Saturday, July 19, 2008

Concord homeowners want Cowell smokestack demolished without an environmental review

CONCORD — Death could be near for a 244-foot monolith that has marked the city's skyline for the past seven decades.

The Cowell smokestack, built in 1934 and considered a historic treasure in Concord, is falling apart. Chunks of concrete plunge to the ground weekly. No one mows the lawn around it anymore, for fear of getting clocked in the head.

People living around the stack — those responsible for its upkeep — have been telling the city for years the thing needs to be torn down. It would take $4 million to restore it, and $1 million to demolish it. The residents can't afford the former. The City Council will take up the issue July 28.

For the council, the issue is technical: Must the Cowell Homeowners Association commission a costly environmental impact report before demolishing the stack? If it is in imminent danger of falling down, state law may not require the study.

"Our position is that this thing is basically a liability," said association president Don Berger. "If we have to do this EIR, that could take a year, and that's just too long to wait."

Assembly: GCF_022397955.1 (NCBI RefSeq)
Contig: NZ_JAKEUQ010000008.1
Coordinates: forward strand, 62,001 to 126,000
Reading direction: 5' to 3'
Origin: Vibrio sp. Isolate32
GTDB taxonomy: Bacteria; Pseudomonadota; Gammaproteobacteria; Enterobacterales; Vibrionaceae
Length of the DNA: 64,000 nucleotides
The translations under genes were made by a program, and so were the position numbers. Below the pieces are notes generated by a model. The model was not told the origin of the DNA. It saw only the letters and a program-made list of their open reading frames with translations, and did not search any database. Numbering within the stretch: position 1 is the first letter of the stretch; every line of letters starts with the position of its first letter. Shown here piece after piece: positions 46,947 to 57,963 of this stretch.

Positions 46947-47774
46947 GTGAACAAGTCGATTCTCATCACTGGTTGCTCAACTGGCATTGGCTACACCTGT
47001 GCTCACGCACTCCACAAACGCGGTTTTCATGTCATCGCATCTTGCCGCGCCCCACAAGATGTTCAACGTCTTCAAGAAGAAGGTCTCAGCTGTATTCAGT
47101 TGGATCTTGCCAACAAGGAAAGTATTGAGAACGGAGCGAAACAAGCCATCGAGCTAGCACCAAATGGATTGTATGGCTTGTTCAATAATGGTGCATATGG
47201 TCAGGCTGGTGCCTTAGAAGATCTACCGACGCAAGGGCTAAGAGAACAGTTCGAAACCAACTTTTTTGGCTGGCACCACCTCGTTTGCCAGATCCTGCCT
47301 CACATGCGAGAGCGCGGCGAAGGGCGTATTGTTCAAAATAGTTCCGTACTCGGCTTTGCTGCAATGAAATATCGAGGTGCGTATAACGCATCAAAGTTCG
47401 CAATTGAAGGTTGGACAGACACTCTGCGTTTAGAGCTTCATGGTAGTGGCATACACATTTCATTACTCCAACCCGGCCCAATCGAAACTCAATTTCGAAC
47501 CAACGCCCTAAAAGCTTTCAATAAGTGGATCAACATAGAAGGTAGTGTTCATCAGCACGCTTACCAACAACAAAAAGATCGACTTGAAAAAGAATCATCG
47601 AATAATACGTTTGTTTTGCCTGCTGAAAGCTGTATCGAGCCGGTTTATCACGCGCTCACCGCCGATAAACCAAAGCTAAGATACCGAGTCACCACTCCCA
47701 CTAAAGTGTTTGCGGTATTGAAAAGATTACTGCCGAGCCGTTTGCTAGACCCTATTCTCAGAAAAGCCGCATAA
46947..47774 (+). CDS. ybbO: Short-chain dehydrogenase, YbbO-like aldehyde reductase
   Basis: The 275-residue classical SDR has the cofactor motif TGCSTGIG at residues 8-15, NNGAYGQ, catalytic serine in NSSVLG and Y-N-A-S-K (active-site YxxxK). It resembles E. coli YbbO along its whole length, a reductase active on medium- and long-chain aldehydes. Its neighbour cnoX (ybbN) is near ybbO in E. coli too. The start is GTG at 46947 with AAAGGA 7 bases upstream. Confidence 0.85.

He said the association's experts, along with a city engineer, have determined that not only are pieces falling off, but the foundation underneath is unstable.

Mayor Bill Shinn said the city cannot afford to pitch in money to help restore the tower or tear it down. And there are no federal grants available, which means demolition will likely happen — Advertisementby building scaffolding around the stack and taking it down piece by piece.

"But we're thinking we can come up with a compromise that will work for the association, and that won't be a huge expense to them," Shinn said. The environmental report, he said, could cost more than $100,000.

The monthly homeowner association dues are $120 a month, including $31 per household for a smokestack fund. There are 1,062 households paying in, so it would cost an additional $1,000 per household to demolish the tower — or more if an EIR is required. That's on top of $250,000 the association has spent on its own studies over the year.

The Planning Commission ruled in February that the association must do the environmental study. If the council decides the stack is in danger of falling on its own and the EIR is not required because of that emergency, the issue will go back to the planning commission for the demolition approval. Demolition would happen five or so months after hiring a contractor.

The Cowell Lime and Cement Co., which built the stack, closed in the early 1970s and sold the land to developers.

Leaders in Villa Park, Ill., a Chicago suburb, are dealing with the same issue — the 217-foot-tall Ovaltine smokestack, built as part of the former Ovaltine factory there, is also unstable. There, the city is considering taking over maintenance of the stack, possibly saving it. It is surrounded by a condominium project built after the factory closed in the 1980s.

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